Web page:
Tituba's motivations throughout Salem's run have continually thrown me off. She's good and then evil, working with Mary then against and back-and-forth. At this point, I've decided she must be on her own side.
For the first time this series, Tituba has been honest, and it's refreshing.
I'm glad the writers gave us a reason why this character jumps back-and-forth to each side without it coming across as implausible. Tituba may be this untrustworthy and powerful witch, but she started the show/history as a slave. She is someone ripped from her family and forced into this situation.
We can't forget she has a justified reason to have an ax to grind with people. Tituba hates EVERYONE in Salem; she'll side with whoever can get the job done. Her actions, while extreme, make sense.
Mercy's actions, however, don't make sense. She keeps playing with fire and screwing people over when it's not needed. Do they make sense to you?
I think this is one of those situations where maybe the animosity built up since the second season is influencing her choices. She didn't need to reveal Gloriana's presence to Cotton or kidnap Dorcas; she was free of the drama. It's interesting to see that when Mercy has everything she wants, she continues to tempt fate.
The proof is in the outcome: The town is seeking blood outside her brothel and she ruined any potential alliance with Anne by revealing her secret. Not a smart play!
For a dark show (and one with lots of grey skies), I'm captivated by the use of light. It doesn't come around often, but I notice it a lot more in certain sets, particularly Mercy's brothel. Go back and look – I love how the light is always seeping through the windows. It made the standoff scene even more intense.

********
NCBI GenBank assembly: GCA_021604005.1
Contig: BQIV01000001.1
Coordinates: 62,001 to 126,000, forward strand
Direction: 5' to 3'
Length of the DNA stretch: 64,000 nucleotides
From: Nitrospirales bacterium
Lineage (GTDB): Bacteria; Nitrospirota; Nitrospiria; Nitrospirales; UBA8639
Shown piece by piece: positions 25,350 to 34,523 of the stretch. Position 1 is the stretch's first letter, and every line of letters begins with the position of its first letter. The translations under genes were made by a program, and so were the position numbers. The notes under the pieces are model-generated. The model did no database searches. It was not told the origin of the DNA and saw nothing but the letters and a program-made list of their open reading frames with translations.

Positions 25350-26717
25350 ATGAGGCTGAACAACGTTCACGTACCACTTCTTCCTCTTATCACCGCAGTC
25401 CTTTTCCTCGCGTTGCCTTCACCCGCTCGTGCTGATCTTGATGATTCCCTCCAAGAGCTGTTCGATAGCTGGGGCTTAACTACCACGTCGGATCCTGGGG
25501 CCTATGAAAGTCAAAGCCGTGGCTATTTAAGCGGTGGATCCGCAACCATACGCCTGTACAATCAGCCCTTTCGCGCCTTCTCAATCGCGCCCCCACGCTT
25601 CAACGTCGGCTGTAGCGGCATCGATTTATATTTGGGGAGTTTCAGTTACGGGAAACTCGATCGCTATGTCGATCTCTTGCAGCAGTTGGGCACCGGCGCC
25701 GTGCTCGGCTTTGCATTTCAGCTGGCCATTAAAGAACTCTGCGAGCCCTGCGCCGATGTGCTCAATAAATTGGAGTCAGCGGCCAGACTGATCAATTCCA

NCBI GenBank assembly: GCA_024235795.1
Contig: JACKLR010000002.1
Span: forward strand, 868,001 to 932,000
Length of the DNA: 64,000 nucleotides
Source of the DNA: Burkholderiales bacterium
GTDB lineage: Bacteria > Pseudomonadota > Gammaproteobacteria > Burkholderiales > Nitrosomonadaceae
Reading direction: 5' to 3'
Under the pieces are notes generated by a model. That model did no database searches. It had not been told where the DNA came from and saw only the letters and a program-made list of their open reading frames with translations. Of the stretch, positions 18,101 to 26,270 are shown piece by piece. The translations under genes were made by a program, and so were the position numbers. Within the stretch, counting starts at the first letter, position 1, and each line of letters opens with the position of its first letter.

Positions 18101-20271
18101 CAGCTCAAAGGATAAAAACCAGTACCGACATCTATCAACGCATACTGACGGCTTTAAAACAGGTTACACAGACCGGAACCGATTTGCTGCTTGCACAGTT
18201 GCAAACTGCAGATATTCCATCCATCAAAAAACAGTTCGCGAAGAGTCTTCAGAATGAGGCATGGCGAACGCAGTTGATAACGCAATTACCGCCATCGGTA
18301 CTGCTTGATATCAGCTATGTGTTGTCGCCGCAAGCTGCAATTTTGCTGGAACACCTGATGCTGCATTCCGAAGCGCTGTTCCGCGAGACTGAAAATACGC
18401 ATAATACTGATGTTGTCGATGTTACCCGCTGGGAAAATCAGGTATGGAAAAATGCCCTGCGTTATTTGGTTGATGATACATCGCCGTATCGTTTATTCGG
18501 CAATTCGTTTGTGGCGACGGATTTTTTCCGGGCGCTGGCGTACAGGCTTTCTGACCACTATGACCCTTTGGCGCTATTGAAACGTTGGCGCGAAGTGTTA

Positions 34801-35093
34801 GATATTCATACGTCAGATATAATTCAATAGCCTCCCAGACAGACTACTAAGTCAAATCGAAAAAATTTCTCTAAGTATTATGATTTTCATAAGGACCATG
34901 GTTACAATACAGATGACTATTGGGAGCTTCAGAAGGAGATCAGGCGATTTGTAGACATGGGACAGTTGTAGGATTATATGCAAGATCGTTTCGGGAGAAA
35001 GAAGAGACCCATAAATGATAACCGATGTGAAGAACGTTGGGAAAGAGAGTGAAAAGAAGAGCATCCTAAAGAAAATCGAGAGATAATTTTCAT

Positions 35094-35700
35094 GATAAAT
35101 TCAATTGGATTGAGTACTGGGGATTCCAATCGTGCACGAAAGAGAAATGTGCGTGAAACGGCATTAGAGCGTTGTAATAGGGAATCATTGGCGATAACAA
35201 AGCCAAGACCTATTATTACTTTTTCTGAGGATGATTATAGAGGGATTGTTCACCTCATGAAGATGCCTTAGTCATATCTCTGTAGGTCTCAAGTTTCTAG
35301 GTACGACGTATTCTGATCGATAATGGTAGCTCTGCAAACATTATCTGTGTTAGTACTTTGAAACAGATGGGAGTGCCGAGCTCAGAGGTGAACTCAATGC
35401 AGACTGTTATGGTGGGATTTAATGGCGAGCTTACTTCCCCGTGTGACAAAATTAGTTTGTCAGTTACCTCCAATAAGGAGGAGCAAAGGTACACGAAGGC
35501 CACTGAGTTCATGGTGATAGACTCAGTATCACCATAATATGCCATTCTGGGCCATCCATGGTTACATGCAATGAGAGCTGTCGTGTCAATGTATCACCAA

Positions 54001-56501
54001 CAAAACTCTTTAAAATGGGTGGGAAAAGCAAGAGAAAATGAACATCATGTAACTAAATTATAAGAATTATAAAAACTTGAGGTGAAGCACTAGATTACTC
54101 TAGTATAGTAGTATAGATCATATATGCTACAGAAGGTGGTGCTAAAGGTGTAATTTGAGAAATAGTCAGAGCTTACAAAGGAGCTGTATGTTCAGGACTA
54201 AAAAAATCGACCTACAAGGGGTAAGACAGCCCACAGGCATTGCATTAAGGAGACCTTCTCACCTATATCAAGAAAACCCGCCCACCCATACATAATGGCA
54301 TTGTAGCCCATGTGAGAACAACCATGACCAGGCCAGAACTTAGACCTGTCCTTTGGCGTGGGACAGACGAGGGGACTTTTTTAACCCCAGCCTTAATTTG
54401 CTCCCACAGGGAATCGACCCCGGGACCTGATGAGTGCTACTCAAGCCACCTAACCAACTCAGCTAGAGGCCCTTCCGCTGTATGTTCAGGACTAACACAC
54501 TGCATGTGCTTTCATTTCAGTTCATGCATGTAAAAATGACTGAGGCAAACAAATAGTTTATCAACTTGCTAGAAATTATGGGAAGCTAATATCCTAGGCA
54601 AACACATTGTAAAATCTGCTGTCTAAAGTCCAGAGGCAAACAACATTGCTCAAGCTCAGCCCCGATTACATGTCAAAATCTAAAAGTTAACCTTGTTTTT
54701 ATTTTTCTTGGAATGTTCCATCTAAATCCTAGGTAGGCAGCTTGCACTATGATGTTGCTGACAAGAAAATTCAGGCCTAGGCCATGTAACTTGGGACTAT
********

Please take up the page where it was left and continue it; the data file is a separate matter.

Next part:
John finding the Sentinel's clock was too coincidental for my liking. Searching for an unknown evil and having it nearby without realizing it are two completely different outcomes – this was too easy. If he had not been in the right place at the right time with a worrisome Thomas, the group would've never known.
I would've hoped for a more climactic discovery, but you can't win them all. The clock is still in play and Sebastian having it is not a good sign. And we can't forget the door.
The door is open – it felt right for Anne to be the one to do so. I've mentioned before that Anne's transition to villainy has been an interesting ride to follow. I wish she hadn't made out with her brother, but I guess she went all in as a villain...
I loved that it was Mary who tried to talk some sense into her. The two didn't share a scene together all season, but their chemistry in the past has been strong. I forgot how much they hated each other.
The moment of Mary begging Anne showed the stark difference in their role reversal since the beginning of the series: Mary is now the believer filled with humanity while Anne is the monster using her powers against people.
Mary: You would damn generations to hell on earth because of your own bitter heart?!
Anne: You are absolutely right, I would. Happily. I would turn the earth into a bitter desert in the very image of my heart!
The dark lord has that way with his followers. Having Oliver Bell back as a foe in the series finale will be a great edition to the end. I'm still crossing my fingers we'll see the Countess return next week as well. (I can hope!)
What did you think of "Saturday Mourning"? Will Cotton be freed from the mirror world? Is the dark lord out for revenge against Mary? Who do you think will survive the events of Black Sunday?
If you missed Salem's penultimate episode, you can watch Salem online via TV Fanatic. Come back to let us know what you think!
Justin Carreiro is a staff writer for TV Fanatic. Follow him on Twitter.